The Academic Equestrian: Expectations

Haley works through some challenges in colt starting.

Photo by Ellie Woznica

It’s one thing to expect obstacles in horse training, and another thing entirely to encounter them. Last week in my independent study Colt Starting class, under Harry Hurd’s guidance, I hooked Slide up to a lightweight cart and drove him for the first time. We’d been long-lining for several weeks, working on moving off rein and voice aids, but hitching him to a cart felt momentous — the addition of a wheeled vehicle to the configuration of harness and driving lines I’d only just begun to manage without getting tangled would be a challenge at least for me, if not for Slide.

He stood quietly, with my friend and classmate Ellie holding him, while Harry showed me how to hitch him to the cart. When Slide was secured, Harry had me walk behind the cart and ask Slide to walk while Ellie led him forward. To his credit, my coming-two-year-old was completely unfazed by the addition of the cart behind him and walked off quietly, steering like he was already used to the pressure of the harness and cart. After one lap without incident, Harry told me to step up on the back of the cart, and after a lap of that he told me to jog Slide.

Because I have little driving experience (and Slide had none), I couldn’t help but expect something to go wrong, for Slide to spook or suddenly realize that he was hauling a racing cart with me perched precariously on the back. Slide did not set a foot out of place for the duration of that first day driving, and by the end of our ten-minute drive I was grinning as we jogged around the arena. We joked later that Slide would be ready to plow the fields come spring, and he plodded back into his stall like an old cart nag when we were done. He stood quietly in his stall to be groomed and then tore off through his paddock, proud of himself, when I turned him out.

Photo by Ellie Woznica

In the beginning of this week, Harry planned to have me drive Slide again, this time with the addition of a tire hooked to the back of the cart to add a little more weight. This would prepare Slide to transition to a training cart rather than the lightweight Standardbred racing cart we started with. Slide hadn’t been worked in several days, due to my hectic Friday schedule and horse shows both Saturday and Sunday, so he was more fresh than he was the first day I drove him, and it showed. I struggled not to get frustrated with him when he resisted my rein cues or tried to twist himself crooked instead of stepping forward when I asked him.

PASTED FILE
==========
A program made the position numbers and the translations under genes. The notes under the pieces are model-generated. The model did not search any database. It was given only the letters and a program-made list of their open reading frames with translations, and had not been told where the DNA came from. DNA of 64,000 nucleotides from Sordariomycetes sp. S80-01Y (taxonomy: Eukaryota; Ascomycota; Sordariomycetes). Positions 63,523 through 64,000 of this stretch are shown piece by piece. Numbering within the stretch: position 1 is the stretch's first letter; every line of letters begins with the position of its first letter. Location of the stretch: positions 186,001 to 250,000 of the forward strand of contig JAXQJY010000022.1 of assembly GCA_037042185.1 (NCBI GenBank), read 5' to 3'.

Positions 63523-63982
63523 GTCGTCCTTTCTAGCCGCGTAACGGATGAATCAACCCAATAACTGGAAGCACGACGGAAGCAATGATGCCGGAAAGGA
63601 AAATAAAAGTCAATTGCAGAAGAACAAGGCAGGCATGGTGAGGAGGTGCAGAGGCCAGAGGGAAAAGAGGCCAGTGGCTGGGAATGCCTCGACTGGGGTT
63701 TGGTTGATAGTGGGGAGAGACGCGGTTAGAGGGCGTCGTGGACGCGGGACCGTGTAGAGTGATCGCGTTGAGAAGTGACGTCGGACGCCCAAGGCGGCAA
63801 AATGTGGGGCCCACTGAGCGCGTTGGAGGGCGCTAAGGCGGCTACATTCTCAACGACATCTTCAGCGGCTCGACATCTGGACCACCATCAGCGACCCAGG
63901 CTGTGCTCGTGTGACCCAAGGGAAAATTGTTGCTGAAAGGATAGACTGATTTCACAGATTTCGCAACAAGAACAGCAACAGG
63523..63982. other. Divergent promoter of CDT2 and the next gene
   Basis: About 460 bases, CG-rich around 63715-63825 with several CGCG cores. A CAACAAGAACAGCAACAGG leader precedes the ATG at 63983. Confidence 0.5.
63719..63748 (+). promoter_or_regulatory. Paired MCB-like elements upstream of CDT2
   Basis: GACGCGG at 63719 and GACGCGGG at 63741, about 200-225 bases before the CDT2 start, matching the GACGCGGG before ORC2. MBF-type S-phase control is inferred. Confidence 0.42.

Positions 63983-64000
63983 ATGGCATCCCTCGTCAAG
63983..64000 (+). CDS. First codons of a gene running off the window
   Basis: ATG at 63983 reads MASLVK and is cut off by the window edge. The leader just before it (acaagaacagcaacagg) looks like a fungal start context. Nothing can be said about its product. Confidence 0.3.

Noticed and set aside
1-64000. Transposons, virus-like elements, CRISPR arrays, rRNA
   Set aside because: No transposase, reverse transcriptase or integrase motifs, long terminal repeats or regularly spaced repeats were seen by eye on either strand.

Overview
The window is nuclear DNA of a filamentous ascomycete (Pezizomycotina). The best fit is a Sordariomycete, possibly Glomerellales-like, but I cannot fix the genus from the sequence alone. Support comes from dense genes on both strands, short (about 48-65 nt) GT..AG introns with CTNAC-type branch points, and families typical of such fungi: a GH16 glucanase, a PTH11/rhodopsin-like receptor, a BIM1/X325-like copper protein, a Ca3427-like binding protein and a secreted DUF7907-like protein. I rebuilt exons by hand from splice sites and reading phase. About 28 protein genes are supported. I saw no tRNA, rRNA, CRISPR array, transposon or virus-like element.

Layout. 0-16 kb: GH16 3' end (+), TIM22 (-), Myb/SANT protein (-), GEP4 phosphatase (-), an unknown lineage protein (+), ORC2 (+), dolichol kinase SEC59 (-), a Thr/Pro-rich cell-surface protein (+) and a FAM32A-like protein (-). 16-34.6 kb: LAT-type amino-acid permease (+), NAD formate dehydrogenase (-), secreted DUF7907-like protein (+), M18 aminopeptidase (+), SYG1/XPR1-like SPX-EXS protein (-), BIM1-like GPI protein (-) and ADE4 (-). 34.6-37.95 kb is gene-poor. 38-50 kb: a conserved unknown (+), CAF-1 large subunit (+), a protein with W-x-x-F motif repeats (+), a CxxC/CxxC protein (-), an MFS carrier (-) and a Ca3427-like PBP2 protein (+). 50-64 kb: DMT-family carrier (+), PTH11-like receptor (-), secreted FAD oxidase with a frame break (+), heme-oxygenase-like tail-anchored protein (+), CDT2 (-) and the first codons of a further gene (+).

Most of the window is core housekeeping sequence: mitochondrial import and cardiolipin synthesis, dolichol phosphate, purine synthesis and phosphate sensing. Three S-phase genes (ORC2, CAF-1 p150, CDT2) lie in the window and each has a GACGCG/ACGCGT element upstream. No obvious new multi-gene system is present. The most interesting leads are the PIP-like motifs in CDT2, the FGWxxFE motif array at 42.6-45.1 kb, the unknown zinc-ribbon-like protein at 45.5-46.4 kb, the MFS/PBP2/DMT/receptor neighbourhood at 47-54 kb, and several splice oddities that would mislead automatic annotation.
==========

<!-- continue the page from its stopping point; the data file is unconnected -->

Recognizing that I was overtired from a weekend of horse shows and working with my colt for only his second time ever on a cart, I forced myself to step back and reevaluate before responding to any of Slide’s antics — it wouldn’t do either of us any good to get frustrated with each other, and my goal is always to make Slide’s training experience a positive one. Something Harry says, a piece of his cowboy wisdom, rang true for me today: when you first start working with a horse, they learn a lot very quickly, but after a while you won’t notice as much progress because you begin working on more intricate cues that take longer to process. I thought of this even as I lost my balance several times and tipped back off the cart, got us almost jammed into a corner, and managed to hook my own driving rein around the cart frame

Slide has learned so much in such a short amount of time that, despite knowing this, I’ve begun to expect that out of him every time I work with him. This week, I was confronted with the reality that starting each day with high expectations does more harm than good. I am grateful for the willingness and good-natured attitude Slide has shown so far, and even though parts of today were rocky, I choose to look at it as a success anyway — he pulled the tire and cart with his usual quiet eagerness, forgave me for losing my balance and catching myself half on the cart and half on the reins, and stood like a gentleman to be un-harnessed and brushed, unfazed by the barn cats fighting, the wind sweeping through the barn, and the pieces of harness flopping everywhere on him.

In moving forward with Slide, I want to make sure I don’t lose sight of the qualities outside of his performance in the arena that make him such a pleasant horse to work with, and walk into the barn with no expectations every day so that he can exceed them.

Haley will continue to share more adventures from the perspective of a collegiate equestrian! Keep an eye out for The Academic Equestrian weekly.

Haley Ruffner is attending Alfred University, majoring in English with a minor in Equine Business Management. She owns two Quarter Horse geldings, Cricket (“At Last an Invitation”) and Slide (“HH Slick N Slide”). Haley is a captain of the AU western equestrian team, competing in horsemanship, reining and hunt seat. She also loves trail riding.

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